Summer holidays are well underway and due to the ongoing coronavirus pandemic, many families have been looking locally for things to do in lieu of holidays abroad or cross country excursions. Luckily, Birmingham has an abundance of green spaces and free activities that make the perfect excuse for you and the family to get out and about while re-discovering the region. Here are four of our favourites.
1. Ikon Gallery
The Ikon Gallery is an internationally acclaimed contemporary art venue located in Oozells Square in Brindley Place. It reopened this week after being closed since March when the UK went into lockdown. It’s spring exhibitions of John Newling’s Dear Nature and Judy Watson’s exhibition has been extended until 6 September and so now can again be experienced in “real space” safely. For those unable to make a trip to Ikon in time, we encourage visits online, enhanced by a dynamic programme of films, artist interviews and family activities.
Visit the Ikon Gallery: ikon-gallery.org
2. Birmingham Botanical Gardens
One of the most popular attractions, there is something for everyone at Birmingham Botanical gardens. It features four stunning glasshouses showing an abundance of exotic plant life from tropical rainforests to the arid desert, a playground or the quaint tearooms and garden gift shop all surrounded by beautiful and vibrant gardens and greenery. There have been some changes to adhere to the new rules, the children’s playground is now only open between 10 am and 2 pm daily, and the butterfly house will, unfortunately, be closed until 2021. However, there is still a lot available for you and your family to enjoy as well as vibrant open spaces for the kids to run around in.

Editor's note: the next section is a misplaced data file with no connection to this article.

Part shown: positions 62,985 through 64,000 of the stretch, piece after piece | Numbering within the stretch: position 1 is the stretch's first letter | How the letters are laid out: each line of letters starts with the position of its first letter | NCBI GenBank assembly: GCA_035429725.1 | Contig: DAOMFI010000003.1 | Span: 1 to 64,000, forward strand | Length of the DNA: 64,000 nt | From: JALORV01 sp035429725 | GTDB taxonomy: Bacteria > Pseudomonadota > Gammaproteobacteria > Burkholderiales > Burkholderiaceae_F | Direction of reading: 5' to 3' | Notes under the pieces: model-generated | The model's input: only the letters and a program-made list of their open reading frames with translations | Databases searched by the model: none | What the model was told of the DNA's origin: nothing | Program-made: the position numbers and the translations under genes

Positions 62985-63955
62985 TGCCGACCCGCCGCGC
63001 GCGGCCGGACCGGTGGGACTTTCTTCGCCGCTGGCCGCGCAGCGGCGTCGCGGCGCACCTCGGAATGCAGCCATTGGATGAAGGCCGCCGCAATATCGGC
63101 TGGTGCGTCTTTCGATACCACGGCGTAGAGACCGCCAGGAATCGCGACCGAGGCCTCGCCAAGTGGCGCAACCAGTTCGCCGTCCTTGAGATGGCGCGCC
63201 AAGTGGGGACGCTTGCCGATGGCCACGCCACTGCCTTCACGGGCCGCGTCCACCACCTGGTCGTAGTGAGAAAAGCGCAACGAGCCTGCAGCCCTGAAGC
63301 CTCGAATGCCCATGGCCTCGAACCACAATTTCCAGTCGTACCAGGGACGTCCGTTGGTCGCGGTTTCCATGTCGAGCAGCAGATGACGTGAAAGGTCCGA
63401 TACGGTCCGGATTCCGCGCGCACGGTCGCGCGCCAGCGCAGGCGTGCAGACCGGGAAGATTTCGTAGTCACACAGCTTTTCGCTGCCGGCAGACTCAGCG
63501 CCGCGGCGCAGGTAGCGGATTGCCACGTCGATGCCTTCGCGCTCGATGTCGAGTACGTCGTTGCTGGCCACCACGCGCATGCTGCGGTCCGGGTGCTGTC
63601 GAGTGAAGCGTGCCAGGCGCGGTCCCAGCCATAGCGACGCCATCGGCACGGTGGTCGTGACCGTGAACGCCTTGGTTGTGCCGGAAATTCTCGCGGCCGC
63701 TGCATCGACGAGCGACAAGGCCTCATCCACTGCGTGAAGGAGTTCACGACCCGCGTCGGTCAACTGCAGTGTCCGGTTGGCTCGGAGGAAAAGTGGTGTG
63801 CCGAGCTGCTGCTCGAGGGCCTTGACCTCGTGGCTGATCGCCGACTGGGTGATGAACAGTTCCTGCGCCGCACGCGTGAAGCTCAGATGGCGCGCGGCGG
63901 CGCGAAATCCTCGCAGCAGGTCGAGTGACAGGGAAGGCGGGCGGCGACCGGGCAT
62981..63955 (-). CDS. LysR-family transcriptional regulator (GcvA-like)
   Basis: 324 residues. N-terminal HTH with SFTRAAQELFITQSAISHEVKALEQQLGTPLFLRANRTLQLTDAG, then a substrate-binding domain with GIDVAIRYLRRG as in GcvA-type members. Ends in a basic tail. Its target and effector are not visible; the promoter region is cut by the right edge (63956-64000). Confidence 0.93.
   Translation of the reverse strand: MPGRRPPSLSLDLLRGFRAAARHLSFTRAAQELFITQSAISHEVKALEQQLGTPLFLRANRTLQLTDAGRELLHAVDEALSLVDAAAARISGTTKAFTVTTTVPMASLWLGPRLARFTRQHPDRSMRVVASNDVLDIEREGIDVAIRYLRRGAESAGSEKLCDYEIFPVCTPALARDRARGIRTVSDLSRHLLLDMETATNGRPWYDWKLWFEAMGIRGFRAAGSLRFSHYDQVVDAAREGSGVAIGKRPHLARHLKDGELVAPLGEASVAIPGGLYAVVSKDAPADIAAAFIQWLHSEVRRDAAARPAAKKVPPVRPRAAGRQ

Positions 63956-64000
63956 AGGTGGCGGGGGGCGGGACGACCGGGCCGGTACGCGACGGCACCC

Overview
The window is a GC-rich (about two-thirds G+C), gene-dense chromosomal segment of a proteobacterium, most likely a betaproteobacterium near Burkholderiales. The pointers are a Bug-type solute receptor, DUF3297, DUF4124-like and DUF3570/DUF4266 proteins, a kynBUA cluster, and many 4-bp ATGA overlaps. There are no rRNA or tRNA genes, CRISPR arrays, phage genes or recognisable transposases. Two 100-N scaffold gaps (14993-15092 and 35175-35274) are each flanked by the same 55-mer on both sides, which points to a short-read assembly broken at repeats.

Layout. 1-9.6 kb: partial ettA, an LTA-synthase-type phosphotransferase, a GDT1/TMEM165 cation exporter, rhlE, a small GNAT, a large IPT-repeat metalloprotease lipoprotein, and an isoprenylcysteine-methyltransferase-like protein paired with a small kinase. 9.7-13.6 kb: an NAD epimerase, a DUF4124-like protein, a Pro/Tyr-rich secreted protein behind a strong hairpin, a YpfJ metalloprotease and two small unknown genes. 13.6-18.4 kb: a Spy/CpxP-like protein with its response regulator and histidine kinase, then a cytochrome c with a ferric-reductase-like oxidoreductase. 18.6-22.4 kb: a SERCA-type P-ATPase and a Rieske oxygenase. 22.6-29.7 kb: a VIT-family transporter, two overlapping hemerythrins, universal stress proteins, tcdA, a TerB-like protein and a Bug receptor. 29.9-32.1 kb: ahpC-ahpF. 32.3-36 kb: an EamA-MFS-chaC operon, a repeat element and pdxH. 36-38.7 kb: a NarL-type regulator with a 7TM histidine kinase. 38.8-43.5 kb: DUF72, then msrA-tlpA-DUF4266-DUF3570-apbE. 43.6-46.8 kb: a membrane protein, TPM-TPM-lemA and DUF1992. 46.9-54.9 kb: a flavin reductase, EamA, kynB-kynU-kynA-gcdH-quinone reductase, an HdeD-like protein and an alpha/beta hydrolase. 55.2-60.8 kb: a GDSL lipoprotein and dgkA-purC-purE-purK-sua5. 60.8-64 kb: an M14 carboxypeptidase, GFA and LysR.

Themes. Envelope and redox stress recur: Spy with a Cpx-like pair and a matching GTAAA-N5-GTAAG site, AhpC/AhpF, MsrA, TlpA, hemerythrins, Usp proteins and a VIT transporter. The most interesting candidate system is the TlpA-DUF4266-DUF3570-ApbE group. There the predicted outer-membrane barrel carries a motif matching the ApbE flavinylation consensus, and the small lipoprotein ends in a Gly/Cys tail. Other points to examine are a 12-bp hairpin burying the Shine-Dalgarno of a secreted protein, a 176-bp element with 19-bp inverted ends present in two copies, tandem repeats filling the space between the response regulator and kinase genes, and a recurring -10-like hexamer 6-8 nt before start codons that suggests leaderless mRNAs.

Visit Birmingham Botanical Gardens: birminghambotanicalgardens.org.uk
3. Tolkien Trail
Many parts of Birmingham are connected to JRR Tolkien, author of The Hobbit and The Lord of the Rings trilogy. He grew up in the city and parts of it inspired the imaginary people and places in his genre-defining epics. However, did you know Birmingham has a Tolkein trail? The Tolkien Trail features places where the writer once lived, played and studied, some of which became influences for the stories he wrote.
Although we call it a “trail” locations are spread throughout the so you won’t be able to walk to all of them. However, some of the locations in themselves are a great day out such as Mosely Bog and Joy’s Wood which Tolkein used as the basis for the ‘old forest’ in his books.
Take the Tolkien Trail: https birminghamupdates.com/a-tolkien-tour-of-birmingham/
4. Birmingham Parks and Recreation
This one may seem a bit of a no-brainer, but you may be surprised about how much green space there actually is in the second-city. From the likes of Cannon Hill Park and Eastside City Park (opposite Millennium Point) for more modern, urban spaces to the more sublime Cotteridge park or Billesely Common.
Read more: 36 best parks in Birmingham
Millennium Point is a landmark public building and multi-award-winning events venue in the Eastside of Birmingham City centre. Profits from our commercial activity are invested by the Millennium Point Charitable Trust into projects, events and initiatives which support the growth of science, technology, engineering and maths (STEM) and education in the West Midlands. Find more interesting content from Millennium Point over at our news section, or follow us for daily updates on Facebook, Twitter, Instagram and LinkedIn with @MillenniumPoint.